The vision for Toyota Family Learning, fueled by the enduring NCFL-Toyota partnership, is much more than a specific program or model. It will engage not only grantee families but also families across the nation to be a part of modern-day movement for families learning together. Toyota Family Learning will draw the participation of families both online and offline, incorporating digital elements launching later this year including a website, mobile app, social media, and more. The first component of this effort is the current grant opportunity for communities.

Where We Rank … Literally

We’re No. 25 and No. 43. Those are the ratings for Indianapolis and Fort Wayne, respectively, in the annual America’s Most Literate Cities study published by Central Connecticut State University.

Libraries (branches, volume of materials, utilization and staff) are an apparent Hoosier strength with Fort Wayne seventh and Indy tied for 15th. Those were the best finishes for the Hoosier cities in any of the six categories: booksellers, education, Internet, newspapers and publications are the others.

Seattle topped the list followed by Washington, D.C.; Minneapolis; Pittsburgh; Atlanta; Portand, Oregon; St. Paul; Boston; Cincinnati; and Denver.

Check it out here.

Working Together to Fight Illiteracy

Did you know that one in five individuals in Indianapolis reads below the sixth-grade level?  This is not just a problem unique to our capital city or our state.  Nationally, about 14% of adults function at a level that is “below basic.”  The Indianapolis Star noted the problem in a recent editorial.

Functioning at the “below basic” level means these individuals are able to read the alphabet or recognize a street sign.  It does, however, also mean that the individual may not be able to read the instructions on a prescription bottle or fill out an application for a much needed job.  Take a second and think about what your life would be like if you were not able to perform these basic functions.  As you can probably guess, this national epidemic helps contribute to a substantial burden upon American taxpayers in the areas of public assistance, health care and employer’s unemployment insurance costs – just to mention a few.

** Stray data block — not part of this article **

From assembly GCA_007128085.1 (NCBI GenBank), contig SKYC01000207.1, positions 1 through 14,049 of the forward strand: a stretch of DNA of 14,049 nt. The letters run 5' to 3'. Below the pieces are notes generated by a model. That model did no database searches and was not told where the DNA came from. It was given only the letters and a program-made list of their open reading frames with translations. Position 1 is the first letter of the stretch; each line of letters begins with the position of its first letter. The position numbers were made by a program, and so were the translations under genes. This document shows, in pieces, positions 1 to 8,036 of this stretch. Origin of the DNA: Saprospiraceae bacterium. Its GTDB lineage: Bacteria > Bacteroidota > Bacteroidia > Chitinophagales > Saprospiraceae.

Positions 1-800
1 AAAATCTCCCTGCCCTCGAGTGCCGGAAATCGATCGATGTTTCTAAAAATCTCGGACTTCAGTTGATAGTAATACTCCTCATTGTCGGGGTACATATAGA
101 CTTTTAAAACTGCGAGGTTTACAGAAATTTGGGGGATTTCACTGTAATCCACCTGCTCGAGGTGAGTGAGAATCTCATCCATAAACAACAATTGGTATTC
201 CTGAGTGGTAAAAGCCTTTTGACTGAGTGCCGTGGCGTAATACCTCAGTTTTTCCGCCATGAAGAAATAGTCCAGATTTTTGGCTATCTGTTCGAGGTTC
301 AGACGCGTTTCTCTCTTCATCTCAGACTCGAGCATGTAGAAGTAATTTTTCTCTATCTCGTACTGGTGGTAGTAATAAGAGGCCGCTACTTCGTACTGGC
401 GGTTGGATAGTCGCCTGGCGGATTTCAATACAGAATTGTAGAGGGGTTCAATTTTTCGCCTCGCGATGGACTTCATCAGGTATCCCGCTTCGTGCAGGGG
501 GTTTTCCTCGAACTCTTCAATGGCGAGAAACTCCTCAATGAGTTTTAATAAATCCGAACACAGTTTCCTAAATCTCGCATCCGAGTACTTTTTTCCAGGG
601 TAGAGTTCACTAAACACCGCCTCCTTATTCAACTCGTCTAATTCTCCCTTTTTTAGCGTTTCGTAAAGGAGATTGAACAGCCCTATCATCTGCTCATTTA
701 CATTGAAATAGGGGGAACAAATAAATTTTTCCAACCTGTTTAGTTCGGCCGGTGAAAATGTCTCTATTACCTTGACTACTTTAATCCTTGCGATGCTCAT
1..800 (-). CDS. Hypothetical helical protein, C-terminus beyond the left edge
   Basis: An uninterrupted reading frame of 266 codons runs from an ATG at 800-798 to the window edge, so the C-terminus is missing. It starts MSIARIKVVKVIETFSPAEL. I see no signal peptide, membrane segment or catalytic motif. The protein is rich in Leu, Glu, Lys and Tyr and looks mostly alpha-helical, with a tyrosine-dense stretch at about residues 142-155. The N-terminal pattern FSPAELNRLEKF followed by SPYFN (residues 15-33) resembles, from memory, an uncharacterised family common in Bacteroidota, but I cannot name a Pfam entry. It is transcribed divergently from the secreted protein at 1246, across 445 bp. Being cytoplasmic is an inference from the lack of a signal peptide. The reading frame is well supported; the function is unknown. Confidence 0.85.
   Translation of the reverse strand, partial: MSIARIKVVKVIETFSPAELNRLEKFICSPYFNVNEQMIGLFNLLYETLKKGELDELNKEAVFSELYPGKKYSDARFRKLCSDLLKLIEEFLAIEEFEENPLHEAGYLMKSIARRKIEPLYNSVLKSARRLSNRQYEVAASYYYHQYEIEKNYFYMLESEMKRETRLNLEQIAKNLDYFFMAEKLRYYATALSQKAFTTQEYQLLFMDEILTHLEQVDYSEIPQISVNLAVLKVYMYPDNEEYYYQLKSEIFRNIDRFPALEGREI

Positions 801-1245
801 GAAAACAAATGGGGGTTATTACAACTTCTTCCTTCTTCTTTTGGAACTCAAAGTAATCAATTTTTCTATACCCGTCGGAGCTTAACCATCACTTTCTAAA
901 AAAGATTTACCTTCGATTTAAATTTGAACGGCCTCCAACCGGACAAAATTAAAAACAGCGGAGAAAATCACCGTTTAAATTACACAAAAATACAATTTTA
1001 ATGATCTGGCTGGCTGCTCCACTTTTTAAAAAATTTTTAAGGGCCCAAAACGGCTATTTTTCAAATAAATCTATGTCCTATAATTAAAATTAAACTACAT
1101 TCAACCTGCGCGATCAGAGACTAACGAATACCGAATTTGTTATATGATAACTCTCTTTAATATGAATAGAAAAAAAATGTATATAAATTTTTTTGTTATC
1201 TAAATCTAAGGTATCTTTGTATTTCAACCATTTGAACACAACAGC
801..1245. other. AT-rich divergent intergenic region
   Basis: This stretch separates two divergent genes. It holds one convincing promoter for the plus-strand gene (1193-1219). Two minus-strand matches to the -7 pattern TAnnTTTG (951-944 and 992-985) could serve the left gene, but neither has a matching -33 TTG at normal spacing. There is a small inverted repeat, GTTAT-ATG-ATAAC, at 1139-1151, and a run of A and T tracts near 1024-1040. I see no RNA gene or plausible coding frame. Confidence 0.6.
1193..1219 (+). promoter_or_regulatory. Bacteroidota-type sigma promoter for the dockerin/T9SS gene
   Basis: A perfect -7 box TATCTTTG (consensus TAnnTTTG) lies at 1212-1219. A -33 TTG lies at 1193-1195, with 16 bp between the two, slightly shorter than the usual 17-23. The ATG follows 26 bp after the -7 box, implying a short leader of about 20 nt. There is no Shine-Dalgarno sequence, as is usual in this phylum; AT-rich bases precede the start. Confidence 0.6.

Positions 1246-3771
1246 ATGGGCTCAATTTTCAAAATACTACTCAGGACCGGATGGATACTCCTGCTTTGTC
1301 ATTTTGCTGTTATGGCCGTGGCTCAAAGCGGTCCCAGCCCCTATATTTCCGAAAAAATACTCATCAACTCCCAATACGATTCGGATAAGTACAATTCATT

Now you may be asking, “What do you want me to do about it?”  Well let’s take baby steps.  Monday is International Literacy Day.  Take five minutes out of your day to read a book, newspaper or magazine.  Make sure that your children pick up a book and read for a little while.  Show your children that literacy is a lifetime skill that is of the utmost importance.

Go here for more information about fighting illiteracy in Indianapolis. If you are a Hoosier employer experiencing the difficulties of an illiterate workforce, visit Ready Indiana’s web site or call (866) 444-1082.

Chamber VP Supports Literacy Report

A new literacy report from the National Commission on Adult Literacy is being lauded by Indiana Chamber VP Mark Lawrance.

Lawrance explains:

“The comprehensive Reaching Higher, America report is a significant research project with bold recommendations to better prepare our country’s workforce for the 21st century. It urges overhauling and expanding adult education and workforce skills training. That is what the Indiana Chamber has been advocating for in Indiana, as highlighted in our two recent reports on this area (including this year’s Indiana’s Adult Education and Workforce Skills Performance Report)."

Read Lawrance’s full statement here.